Adebisi Adebowale has loved fashion for as long as she can remember. Her love of fashion led her to create the blog Beese’s Pieces and from the blog, she found the inspiration to launch her entrepreneurial dreams with DeBisi, a purse line that uses Ankara African fabrics to make one of a kind bags.
The 24-year-old entrepreneur said. She describes her style as “traditional meets modern.” The bright bold pinks, gold and blues of the Ankara fabrics, create a purse that would not go unnoticed on any women’s arm. (Ankara fabric features African print and has some Dutch origins. Details here.)
Not only does she use Ankara fabrics, she also uses leather and faux leather. Her bags range in price from $40 to $300 with her most popular designs – small- and medium-sized chain purses — run around $80.
Adebowale has been creating things for herself since high school and designing for three years although DeBisi has only been officially around since April 2013.
“I was tired of complaining about lack of money and people keep asking me do I make stuff for people and I would say no,” she said. “But I thought of it as a hint from God to get started and decided there was no time like present, I always wanted to be a young entrepreneur.”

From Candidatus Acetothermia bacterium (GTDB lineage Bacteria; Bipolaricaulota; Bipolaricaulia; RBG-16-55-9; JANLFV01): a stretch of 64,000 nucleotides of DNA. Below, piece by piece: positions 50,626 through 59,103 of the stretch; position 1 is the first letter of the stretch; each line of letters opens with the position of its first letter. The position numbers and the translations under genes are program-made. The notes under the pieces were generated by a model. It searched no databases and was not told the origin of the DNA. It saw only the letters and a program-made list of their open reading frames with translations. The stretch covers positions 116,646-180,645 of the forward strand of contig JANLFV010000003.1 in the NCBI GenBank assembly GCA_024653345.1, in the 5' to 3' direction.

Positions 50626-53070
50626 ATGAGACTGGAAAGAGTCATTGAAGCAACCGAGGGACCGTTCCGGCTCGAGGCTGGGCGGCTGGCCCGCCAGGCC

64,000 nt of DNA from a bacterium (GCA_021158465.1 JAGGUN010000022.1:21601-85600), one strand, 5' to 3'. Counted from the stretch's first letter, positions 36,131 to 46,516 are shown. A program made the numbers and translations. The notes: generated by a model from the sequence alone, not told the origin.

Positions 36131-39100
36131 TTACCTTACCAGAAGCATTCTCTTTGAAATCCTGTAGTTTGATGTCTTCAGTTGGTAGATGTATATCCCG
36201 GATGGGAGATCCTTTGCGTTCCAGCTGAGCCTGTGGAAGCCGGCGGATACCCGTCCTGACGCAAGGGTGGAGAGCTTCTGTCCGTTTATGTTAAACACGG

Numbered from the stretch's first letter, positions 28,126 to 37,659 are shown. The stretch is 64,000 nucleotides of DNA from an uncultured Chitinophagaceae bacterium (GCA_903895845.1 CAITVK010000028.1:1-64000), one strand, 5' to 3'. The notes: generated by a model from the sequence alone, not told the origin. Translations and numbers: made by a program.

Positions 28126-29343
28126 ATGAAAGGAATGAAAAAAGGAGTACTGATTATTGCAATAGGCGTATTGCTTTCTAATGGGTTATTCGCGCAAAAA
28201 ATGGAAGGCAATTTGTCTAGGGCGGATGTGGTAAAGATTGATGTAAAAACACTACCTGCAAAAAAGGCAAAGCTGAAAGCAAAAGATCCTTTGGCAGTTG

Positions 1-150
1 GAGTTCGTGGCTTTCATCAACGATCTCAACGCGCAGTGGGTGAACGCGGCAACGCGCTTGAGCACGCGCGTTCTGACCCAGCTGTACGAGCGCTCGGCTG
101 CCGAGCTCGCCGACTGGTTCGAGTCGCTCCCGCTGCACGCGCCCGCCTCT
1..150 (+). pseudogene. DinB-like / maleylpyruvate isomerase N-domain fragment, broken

Her love for fashion design was so strong that she even considered attending fashion school after high school. Her mother quickly said no and Adebowale went on to earn her bachelor’s in marketing and sports management from George Washington University followed by her master’s at the same university.
Based in the DC area, the young entrepreneur notes that has had quite a bit of marketing success so far.
“I’ve been pulling lots of African events,” she said. “The response has been good.”
To date she has done five shows in her area and one in Chicago since April 2013 operating under DeBisi.
But Adebowale’s success is not without its challenges. As with most small business start ups, finances and stocking up on her inventory has been difficult. Recently she also started a new job as an enterprise architect at Deloitte and finding time to work on her new line is often a challenge.
“I’m very strong in my faith,” Adebowale said. “I committed it all to His hand.”
Adebowale says she works from 8 am to 6 pm so “prayer is what allows me to get work done with the line.” She has also had to cut down on her social life, but the sacrifices, she feels are worth it.
“Some people think that just because they have a skill [business] will be easy, but it’s not at all. That doesn’t mean I should stop pushing.”
In five years she hopes to further develop her brand into a more recognizable name.
“My goal is to be a full-time entrepreneur,” she said. “I want to do this full time, want to see it grow, all over the nation and the world.”